It’s not a matter of if, but when.
According to local marine experts, the debris from the tsunami that hit Japan a year and a half ago will start washing up on shore at some point in the near future. Some debris has already arrived in Washington and Oregon.
Now one Alaska senator is asking for $45 million, introducing a bill that would dedicate that money to tsunami debris clean-up.
But the federal government is largely putting that funding responsibility on officials at the state level.
The National Oceanic and Atmospheric Association, or NOAA, is a federal government agency that’s giving five states $50,000 each, including California. That amount wouldn’t have been enough to cover the removal costs of a 66-foot long steel and concrete dock that washed from Japan onto an Oregon shore – the Parks Department there spent $84,000 getting rid of it.
NOAA has started to track marine debris, with clean-ups in places like Bodega Bay. They are counting the trash they find to monitor potential spikes, which could mean a wave of tsunami trash.
There are sometimes volunteers on hand who are fluent in Japanese to identify where the debris is really from, volunteers like Miki Takada.
“A lot of debris we get people aren’t sure whether it’s from China or some other Asian country or Japan, so I think it would help to be able to identify where it’s from.”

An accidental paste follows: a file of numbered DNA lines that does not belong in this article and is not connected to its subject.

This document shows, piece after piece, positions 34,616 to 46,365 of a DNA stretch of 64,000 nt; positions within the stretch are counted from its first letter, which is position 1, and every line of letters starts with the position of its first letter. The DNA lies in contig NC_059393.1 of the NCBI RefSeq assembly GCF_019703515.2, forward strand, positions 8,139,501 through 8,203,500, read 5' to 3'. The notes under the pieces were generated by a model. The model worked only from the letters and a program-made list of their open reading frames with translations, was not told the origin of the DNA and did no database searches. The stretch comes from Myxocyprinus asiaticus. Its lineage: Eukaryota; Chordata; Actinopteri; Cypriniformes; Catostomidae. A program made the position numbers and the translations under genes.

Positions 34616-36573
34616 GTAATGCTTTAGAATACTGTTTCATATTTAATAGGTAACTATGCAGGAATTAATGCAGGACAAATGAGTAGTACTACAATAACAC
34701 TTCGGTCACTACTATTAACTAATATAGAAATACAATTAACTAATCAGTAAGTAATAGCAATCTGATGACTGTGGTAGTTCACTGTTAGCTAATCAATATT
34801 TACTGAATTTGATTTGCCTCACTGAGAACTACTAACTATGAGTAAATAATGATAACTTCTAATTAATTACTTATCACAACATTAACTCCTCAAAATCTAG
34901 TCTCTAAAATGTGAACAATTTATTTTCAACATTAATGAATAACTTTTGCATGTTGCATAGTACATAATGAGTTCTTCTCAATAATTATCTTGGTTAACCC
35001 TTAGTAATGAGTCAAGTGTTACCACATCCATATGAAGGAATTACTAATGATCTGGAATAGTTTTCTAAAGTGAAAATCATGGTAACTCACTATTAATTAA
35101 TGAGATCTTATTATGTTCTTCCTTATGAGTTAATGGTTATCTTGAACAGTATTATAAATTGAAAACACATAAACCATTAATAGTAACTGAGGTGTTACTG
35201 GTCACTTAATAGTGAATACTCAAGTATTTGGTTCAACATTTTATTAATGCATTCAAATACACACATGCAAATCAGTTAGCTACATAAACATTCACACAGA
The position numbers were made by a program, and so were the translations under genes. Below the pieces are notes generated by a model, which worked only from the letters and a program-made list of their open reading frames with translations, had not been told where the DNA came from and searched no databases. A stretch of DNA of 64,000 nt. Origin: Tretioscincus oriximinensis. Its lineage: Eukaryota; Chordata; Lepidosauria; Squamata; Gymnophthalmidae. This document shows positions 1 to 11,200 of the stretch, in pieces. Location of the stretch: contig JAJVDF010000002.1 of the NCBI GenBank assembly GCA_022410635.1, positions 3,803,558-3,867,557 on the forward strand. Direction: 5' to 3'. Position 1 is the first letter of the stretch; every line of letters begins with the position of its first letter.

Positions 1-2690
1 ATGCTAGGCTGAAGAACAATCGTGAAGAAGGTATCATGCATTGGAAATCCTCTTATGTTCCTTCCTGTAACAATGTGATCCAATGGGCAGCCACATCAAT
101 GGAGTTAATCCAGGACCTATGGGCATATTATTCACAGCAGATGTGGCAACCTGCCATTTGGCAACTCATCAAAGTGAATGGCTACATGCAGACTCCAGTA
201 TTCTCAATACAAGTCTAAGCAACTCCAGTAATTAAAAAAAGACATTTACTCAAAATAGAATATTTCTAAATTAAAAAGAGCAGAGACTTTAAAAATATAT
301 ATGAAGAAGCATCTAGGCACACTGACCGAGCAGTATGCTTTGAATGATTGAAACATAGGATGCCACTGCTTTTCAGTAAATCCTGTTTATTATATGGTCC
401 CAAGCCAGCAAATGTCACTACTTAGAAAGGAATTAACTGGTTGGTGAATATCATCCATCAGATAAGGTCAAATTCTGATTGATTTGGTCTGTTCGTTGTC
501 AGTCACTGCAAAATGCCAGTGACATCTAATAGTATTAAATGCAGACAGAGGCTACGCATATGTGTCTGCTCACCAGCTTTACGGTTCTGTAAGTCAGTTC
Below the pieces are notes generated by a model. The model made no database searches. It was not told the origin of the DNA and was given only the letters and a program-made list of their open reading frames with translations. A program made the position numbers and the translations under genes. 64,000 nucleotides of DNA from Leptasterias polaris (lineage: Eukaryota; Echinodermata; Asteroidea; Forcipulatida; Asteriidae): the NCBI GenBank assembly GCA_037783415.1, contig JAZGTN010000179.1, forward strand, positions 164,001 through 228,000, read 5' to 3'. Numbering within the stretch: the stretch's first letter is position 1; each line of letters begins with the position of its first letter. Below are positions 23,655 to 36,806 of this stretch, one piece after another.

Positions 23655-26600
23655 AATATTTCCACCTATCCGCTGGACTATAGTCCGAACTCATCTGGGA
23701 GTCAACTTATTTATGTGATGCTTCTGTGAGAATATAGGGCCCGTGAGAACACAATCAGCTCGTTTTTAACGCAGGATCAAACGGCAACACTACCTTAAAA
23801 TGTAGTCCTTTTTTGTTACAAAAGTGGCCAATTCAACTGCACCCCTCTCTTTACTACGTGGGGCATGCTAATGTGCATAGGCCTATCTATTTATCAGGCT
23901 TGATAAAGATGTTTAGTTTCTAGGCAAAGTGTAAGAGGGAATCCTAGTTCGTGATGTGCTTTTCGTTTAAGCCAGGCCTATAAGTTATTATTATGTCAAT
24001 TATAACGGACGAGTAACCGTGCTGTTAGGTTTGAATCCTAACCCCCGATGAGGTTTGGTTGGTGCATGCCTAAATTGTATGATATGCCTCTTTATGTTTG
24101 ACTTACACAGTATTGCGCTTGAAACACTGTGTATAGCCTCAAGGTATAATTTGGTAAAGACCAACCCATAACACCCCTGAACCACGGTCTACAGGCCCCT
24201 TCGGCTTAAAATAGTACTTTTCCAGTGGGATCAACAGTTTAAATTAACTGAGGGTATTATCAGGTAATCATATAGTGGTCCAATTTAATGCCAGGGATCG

Helmut Fritz just bought the Davenport Roadhouse Restaurant and Inn a few months ago. He says the beautiful scenery attracts many tourists who make up roughly 75-percent of his business. Fritz is worried a potential trash pile-up will deter tourists and slam his business.
Michael Beck says Fritz has good reason for the concern. Beck is the lead marine scientist at The Nature Conservancy, and responsible for planning how to reduce the tsunami debris impacts. He says places like Davenport and Big Sur are especially in danger of debris piling out of control because a lot of the coastline is rocky, hard to access in case trash begins to wash up.
“Where people don’t often go and where state parks don’t often go to pick up things, that trash will be sitting on those beaches potentially for a long time,” Beck said.
Experts worry the risks reach well beyond hurting local economies, posing a danger to public health and safety.
“Some of the biggest concerns that we have are kinds of things that float really well are gas cans and propane tanks, even needles and some hospital waste,” said Beck.
Fritz says he is not waiting around to take chances. He has already started to collect donations for beach clean-ups, tsunami-related – or not.
“It’s one of the most wonderful places in the world,” he says. “And that’s the way we want to keep it.”
California has not set aside anything for tsunami debris clean-up. The state’s emergency management agency says it’s up to the local government to take care of funding them. The only time state funding will come into play is if the governor declares a state of emergency.